Working over the web

There have been some interesting posts lately about switching to use hosted “Web 2.0” applications as the main IT infrastructure. Jukka Zitting writes:

I am sick and tired of doing backups, synchronizing settings, and having trouble accessing information. These are all symptoms of keeping your data locally on multiple computers. As a new year’s resolution I have decided to get rid of all these problem[s].

And IT Redux continues about what they call Office 2.0:

No painful software upgrade. When your applications are served by online service providers, someone else is doing software upgrades for you, and if you carefully select your providers, such upgrade can be totally painless, as was related in this post.

Of course, all these benefits disappear if you cannot get access to a decent Internet connection, which is a requirement for Office 2.0, much like a desktop computer was a requirement for Office 1.0. If you need to work offline, Office 2.0 might not be the best option for you, and you should not believe people who advertise online services that can work offline as well. They do not, because they should not, so make up your mind and go with what works best for you, based on your own set of requirements.

The great thing about using Open Source applications like OpenPsa is that you can choose between having it hosted for you, and running it yourself. At first you can get the hosted version, and get all the benefits of not having to hassle with backups, installations and other things. And if you later in your company’s growth path decide it is better to run the software yourself, you can easily switch to that model.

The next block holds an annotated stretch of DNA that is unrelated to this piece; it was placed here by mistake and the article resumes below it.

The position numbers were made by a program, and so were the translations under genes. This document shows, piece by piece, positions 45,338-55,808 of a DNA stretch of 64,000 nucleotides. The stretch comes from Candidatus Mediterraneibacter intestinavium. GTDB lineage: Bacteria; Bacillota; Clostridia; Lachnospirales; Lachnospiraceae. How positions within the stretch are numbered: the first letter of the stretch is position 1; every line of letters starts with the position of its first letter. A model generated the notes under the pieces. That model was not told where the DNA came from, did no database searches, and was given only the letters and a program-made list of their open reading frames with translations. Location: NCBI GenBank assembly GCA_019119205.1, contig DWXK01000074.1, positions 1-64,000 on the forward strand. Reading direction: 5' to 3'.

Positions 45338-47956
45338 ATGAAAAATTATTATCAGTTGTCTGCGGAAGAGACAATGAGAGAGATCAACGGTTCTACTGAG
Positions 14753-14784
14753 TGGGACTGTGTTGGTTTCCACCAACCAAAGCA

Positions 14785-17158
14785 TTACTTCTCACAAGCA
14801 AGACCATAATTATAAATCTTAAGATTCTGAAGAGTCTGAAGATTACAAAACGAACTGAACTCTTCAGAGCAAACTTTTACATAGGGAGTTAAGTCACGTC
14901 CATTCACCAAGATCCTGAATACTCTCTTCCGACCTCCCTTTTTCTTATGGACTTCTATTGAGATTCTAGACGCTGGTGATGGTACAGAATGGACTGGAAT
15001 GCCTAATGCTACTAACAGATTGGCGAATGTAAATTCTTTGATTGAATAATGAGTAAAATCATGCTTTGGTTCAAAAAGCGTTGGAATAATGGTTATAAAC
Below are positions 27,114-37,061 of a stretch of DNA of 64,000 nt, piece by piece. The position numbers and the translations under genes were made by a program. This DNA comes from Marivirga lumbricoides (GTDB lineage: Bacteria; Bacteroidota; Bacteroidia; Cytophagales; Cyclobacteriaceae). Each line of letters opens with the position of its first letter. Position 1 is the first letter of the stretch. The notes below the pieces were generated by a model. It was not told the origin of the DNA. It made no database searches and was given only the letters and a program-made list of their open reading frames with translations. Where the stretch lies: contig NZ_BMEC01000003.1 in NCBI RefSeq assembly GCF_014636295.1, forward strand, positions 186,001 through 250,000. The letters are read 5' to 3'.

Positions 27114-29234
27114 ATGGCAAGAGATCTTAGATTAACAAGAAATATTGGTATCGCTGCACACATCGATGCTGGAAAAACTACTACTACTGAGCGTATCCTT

Actually you could even run a local OpenPsa installation on your Mac or Linux laptop and replicate using Exorcist to achieve Notes-like replication.

In related news, Seth Gottlieb pointed to an interesting article about the death of enterprise software by Joe Lamantia:

For enterprise software, I think organizations will turn away from monolithic and expensive systems with terrible user experiences – and correspondingly low levels of satisfaction, quality, and efficacy – as the best means of meeting business needs, and shift to a mixed palette of semantically integrated capabilities or services delivered via the Internet. These capabilities will originate from diverse vendors or providers, and expose customized sets of functionality and information specific to the individual enterprise. Staff will access and encounter these capabilities via a multiplicity of channels and user experiences; dashboard or portal style aggregators, RIA rich internet applications, mobile devices, interfaces for RSS and other micro-content formats.